Holl: It shows just how deeply sexism is ingrained in our society that when two feminists create a musical that fails the Bechdel test, some will pounce; assuming it was down to ignorance.
Liz: How sadly ironic that in 2018, in order for our work to be appropriately analysed, the female makers are required to defend their intelligent, original & innovative approaches, less the end product remain invalid in its central message.
Holl: For the record: one of our first (long) conversations as Lioness co-founders was centred on the Bechdel Test & the fact that our début show 'The Black Stuff' fails it. After lots of discussion, a conscious decision was made. We intended to highlight our female protagonist's very real plight.
Liz: For we identify her as such; while Charles' place is one of either un-likable protagonist or straight-up antagonist, depending on each audience members' individual response & perspective.
Holl: Clarissa was surrounded by men who weren't listening to her. Nevertheless, she stood up against them and pro-actively made decisions that limited the damage they were doing.
Liz: Both to herself, and more importantly, those around her.
Holl: It seems strange that on the one hand we are charged with historical inaccuracy (as though it weren't a deliberate choice) but on the other, criticized for making Clarissa into a victim.
Well, she was a victim.
Liz: And a survivor.
Holl: To make her into anything else would have completely rewritten history. But we do show Clarissa standing up for herself - speaking forthrightly to her husband, retaining her morals when indecently propositioned, and risking imprisonment to enter the library and learn skills that will keep her children alive.
Clarissa is our hero. She does everything on her own without the help of one single man. Moreover, it is her input that helps Charles to make his big discovery. Unfortunately, some seem to assume that this is a historical detail that we've overlooked the importance of, rather than an ironic, fictitious addition. It was written to make a point.
Liz: The process of development, in Lioness’ view, is most invigorating and exciting when approached collaboratively, opening doors to varied artistic practices. We feel our unique fusion of Theatre, Text, Art, Humour & Song gives 'The Black Stuff' an authenticity: insight into our decision making, development & process are on exhibit at our shows. Not as 'filler' or 'extras', but as creative documentation of who we are and what we have to say about the world in which we work.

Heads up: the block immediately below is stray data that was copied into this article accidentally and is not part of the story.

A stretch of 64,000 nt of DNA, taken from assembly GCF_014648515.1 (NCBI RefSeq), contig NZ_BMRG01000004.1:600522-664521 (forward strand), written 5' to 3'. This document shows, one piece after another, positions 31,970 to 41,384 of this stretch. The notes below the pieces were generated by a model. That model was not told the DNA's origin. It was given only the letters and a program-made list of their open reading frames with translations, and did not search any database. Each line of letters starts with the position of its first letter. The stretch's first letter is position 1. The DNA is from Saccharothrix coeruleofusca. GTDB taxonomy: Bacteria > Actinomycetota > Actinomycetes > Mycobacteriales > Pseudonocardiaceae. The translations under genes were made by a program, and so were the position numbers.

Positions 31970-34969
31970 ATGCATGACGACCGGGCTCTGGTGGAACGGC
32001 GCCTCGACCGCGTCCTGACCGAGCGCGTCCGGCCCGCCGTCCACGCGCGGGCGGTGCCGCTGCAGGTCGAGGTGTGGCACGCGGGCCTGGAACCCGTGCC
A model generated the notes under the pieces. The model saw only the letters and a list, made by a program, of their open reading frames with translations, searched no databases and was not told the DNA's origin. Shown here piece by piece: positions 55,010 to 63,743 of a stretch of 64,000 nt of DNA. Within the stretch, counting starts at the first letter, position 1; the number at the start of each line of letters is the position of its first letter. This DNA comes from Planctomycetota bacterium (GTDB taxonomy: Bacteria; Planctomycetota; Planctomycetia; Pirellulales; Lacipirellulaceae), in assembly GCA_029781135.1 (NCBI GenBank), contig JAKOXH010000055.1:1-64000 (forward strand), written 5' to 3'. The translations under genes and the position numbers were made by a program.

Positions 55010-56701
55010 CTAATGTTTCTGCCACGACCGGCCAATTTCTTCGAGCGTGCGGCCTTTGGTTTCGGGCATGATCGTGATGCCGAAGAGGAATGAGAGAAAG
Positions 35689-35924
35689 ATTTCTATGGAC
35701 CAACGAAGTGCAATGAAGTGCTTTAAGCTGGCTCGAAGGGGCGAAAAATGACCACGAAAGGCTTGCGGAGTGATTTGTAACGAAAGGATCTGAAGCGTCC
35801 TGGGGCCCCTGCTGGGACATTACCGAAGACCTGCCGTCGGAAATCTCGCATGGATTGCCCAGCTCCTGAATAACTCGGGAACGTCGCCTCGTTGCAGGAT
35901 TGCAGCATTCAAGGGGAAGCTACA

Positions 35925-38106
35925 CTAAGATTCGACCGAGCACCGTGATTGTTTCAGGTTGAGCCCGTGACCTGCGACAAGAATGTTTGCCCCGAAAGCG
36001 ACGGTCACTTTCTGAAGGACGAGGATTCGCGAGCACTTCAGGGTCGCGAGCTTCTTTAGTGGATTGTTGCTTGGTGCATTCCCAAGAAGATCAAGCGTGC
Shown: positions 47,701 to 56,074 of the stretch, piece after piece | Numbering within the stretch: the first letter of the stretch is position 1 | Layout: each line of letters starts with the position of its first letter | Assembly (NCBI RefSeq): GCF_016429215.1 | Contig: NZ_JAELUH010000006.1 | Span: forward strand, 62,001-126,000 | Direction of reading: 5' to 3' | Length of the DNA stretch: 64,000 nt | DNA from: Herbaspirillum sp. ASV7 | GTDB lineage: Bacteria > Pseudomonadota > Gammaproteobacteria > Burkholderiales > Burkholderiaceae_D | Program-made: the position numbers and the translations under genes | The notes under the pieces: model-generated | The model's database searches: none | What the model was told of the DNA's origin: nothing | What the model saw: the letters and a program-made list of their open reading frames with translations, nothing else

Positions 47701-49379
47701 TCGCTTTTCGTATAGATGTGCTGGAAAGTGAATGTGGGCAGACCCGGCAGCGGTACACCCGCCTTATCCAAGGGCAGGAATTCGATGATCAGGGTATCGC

Holl: You see, we never said that this was a history lesson. It's based on true events, yes. But truth is messy. To tell a good story (particularly with very few resources) it is necessary to consolidate characters, simplify story-lines, and often simply invent details.
Liz: We have chosen to capitalise on the shameful reality that airbrushed Clarissa in history - see previously referred to 'exhibition boards' - to make our point.
We have no idea who Clarissa was.
Now that we have the opportunity to honour her existence as a person on this planet - why not make her a feminist?
Why not use this opportunity to present the argument? That women have always been, and still are, stimulants of change & growth for society as a whole? Both practically (childbearing) and socially; womens' insight, unique intelligence, the ability to empathise & their pre-disposition to talk first & fight later have all contributed to the world in which we live now. Women's roles in the 19th cen were to support: even then it was known the immense capacity women had to change the world. Fearing it, men capitalised on these traits and truncated them - suppressing women as 'merely' 'home-makers'.
This conscious decision - to make Clarissa the real hero of the story, who is immediately disregarded and dismissed once she 'discovers' the elusive formula for Charles - is how we convey the central point that so many men - then and now - simply don't listen to women or value their opinions.
The assumed ignorance on our part, as female-led theatre-makers striving to have our voice heard in this male-dominated environment, only demonstrates the inherent sexism unfortunately still prevalent in the arts today.
Lioness are grateful beyond measure to the women that have come before us, that in 2018, we do not, and will not, face any legal retribution for simply making our voice heard.
The task it seems now is to sing our song louder than any simple misogynists who miss the point:
we are singing for them too.